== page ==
Why is this code setting artistImage to an image with 0 width and 0 height?

NSURL *artistImageURL = [NSURL URLWithString:@"http://userserve-ak.last.fm/serve/252/8581581.jpg"];
NSImage *artistImage = [[NSImage alloc] initWithContentsOfURL:artistImageURL];


As Ken wrote, the DPI is messed up in this image. If you want to force NSImage to set the real image size (ignoring the DPI), use the method described at http://borkware.com/quickies/one?topic=NSImage:

NSBitmapImageRep *rep = [[image representations] objectAtIndex: 0];
NSSize size = NSMakeSize([rep pixelsWide], [rep pixelsHigh]);
[image setSize: size];
  • 1
    This is not safe in general. That's an unsafe cast to NSBitmapImageRep. For example, an arbitrary image might be a PDF backed, in which case pixelsWide and pixelsHigh would return NSImageRepMatchesDevice indicating that the rep is resolution independent. NSImageRepMatchesDevice == 0.
    – Ken
    Jun 25 '10 at 4:36
  • That's good to know... but for standard web images (png, gif, jpg) this shouldn't happen, right?
    – Kuba Suder
    Jun 25 '10 at 11:06
  • No, there's no promise about what type would be used - this is a pure unsafe type cast. The primary reason this would change would be if NSBitmapImageRep was deprecated in favor of a new rep subclass that was a tighter match to CGImage. Then people who explicitly were instantiating NSBitmapImageRep would get it for compat, but not people who were just making NSImages like this.
    – Ken
    Nov 12 '10 at 21:21
  • So I suppose it should be fine then to wrap this in an "if" and only call the code if the representation at 0 is a NSBitmapImageRep (which should work in 99.9% cases), and leave the image as it is if it happens to have a different representation?
    – Kuba Suder
    Nov 13 '10 at 19:24
  • If you want to do that, don't look for NSBitmapImageRep, just handle the case of the pixelWidth or pixelHeight being NSImageRepMatchesDevice.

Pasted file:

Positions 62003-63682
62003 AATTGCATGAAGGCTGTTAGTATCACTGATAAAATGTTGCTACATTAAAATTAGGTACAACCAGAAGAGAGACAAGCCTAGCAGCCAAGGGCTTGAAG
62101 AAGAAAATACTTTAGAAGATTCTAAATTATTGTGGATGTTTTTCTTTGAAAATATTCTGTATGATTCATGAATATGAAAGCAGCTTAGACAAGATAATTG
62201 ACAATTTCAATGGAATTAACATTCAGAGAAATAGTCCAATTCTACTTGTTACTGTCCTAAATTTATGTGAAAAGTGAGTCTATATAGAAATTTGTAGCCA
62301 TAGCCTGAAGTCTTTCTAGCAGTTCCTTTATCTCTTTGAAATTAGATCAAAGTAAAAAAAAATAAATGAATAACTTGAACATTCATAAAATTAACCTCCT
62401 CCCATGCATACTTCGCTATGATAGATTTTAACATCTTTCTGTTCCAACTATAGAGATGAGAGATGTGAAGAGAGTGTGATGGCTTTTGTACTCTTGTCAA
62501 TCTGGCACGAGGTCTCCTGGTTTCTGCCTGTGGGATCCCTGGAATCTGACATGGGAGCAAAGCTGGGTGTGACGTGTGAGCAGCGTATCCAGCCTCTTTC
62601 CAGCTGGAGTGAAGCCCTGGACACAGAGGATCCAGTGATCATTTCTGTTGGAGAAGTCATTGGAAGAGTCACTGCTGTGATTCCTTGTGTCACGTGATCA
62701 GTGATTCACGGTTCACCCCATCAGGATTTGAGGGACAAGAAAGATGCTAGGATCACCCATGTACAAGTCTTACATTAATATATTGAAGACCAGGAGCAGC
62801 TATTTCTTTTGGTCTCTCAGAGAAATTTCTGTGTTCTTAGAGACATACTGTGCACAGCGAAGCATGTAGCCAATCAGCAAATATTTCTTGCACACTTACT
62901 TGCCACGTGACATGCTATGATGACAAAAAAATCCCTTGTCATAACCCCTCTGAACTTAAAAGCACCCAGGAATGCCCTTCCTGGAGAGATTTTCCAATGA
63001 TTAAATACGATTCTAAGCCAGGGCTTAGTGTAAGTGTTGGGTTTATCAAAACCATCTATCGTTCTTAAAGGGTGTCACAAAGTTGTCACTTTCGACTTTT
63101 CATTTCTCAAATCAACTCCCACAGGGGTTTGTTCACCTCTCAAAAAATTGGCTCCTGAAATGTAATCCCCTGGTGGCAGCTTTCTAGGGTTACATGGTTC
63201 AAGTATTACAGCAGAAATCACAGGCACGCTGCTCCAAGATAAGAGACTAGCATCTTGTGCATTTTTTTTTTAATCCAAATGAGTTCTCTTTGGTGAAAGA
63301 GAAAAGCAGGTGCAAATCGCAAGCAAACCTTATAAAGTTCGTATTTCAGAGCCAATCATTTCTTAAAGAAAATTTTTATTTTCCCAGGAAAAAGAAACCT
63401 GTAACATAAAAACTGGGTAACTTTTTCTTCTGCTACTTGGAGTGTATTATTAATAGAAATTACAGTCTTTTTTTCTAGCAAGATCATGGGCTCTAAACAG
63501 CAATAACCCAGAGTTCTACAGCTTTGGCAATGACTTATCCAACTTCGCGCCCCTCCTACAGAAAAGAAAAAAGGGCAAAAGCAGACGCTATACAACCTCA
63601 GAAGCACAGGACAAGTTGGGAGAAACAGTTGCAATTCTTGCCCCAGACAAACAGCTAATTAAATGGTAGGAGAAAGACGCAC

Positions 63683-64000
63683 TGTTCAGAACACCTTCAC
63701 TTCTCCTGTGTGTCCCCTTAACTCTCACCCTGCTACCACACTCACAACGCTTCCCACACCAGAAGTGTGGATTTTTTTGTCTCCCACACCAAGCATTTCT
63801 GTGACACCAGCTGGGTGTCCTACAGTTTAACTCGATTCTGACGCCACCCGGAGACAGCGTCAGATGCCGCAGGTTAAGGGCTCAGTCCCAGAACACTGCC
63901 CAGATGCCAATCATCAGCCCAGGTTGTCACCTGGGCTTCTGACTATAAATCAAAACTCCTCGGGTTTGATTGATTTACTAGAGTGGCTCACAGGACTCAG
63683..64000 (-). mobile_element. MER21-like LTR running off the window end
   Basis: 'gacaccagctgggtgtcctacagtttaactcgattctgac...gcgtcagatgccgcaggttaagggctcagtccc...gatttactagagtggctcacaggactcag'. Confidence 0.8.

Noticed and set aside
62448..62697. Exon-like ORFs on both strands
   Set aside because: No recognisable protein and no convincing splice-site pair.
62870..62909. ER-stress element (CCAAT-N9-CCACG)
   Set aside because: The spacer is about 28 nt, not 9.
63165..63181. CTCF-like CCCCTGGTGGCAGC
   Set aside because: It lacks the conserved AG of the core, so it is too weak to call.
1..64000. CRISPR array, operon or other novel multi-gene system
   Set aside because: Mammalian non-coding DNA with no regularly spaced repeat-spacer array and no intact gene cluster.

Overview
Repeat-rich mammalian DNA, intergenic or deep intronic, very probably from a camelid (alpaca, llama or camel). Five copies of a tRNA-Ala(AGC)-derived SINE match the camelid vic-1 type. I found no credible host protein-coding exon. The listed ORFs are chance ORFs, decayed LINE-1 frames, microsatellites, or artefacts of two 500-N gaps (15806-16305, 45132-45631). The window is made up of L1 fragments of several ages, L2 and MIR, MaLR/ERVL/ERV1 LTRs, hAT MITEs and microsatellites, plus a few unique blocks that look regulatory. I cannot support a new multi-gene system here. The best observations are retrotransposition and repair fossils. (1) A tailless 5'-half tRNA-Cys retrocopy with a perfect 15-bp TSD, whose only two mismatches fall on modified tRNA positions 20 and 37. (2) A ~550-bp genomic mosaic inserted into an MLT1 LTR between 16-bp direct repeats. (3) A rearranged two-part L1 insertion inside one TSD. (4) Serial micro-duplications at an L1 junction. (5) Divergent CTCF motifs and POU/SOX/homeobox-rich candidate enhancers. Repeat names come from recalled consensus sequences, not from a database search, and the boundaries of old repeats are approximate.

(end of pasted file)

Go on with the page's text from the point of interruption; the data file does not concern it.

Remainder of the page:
– Ken
    Dec 8 '10 at 21:46

NSImage does load this fine for me, but that particular image has corrupt metadata. Its resolution according to the exif data is 7.1999997999228071e-06 dpi.

NSImage respects the DPI info in the file, so if you try to draw the image at its natural size, you'll get something 2520000070 pixels across.


Last I checked, NSImage's -initWithContentsOfURL: only works with file URLs. You'll need to retrieve the URL first, and then use -initWithData:

  • 2
    Also worth noting that it's never a good idea to use any of the -initWithContentsOfURL: methods from the main thread as they will block the main event loop. Use an asynchronous NSURLConnection object to create an NSData object and notify on completion instead. Feb 3 '10 at 12:17
  • NSImage can load from the network. Yes on Rob's point, though.
    – Ken
    Apr 20 '10 at 23:38

It is more or less guaranteed that .representations contains NSImageRep* (of course not always NSBitmapImageRep). To be on a safe side for future extensions one can write something like code below. And it also takes into account multiple representation (like in some .icns and .tiff files).

@implementation NSImage (Extension)

- (void) makePixelSized {
    NSSize max = NSZeroSize;
    for (NSObject* o in self.representations) {
        if ([o isKindOfClass: NSImageRep.class]) {
            NSImageRep* r = (NSImageRep*)o;
            if (r.pixelsWide != NSImageRepMatchesDevice && r.pixelsHigh != NSImageRepMatchesDevice) {
                max.width = MAX(max.width, r.pixelsWide);
                max.height = MAX(max.height, r.pixelsHigh);
    if (max.width > 0 && max.height > 0) {
        self.size = max;


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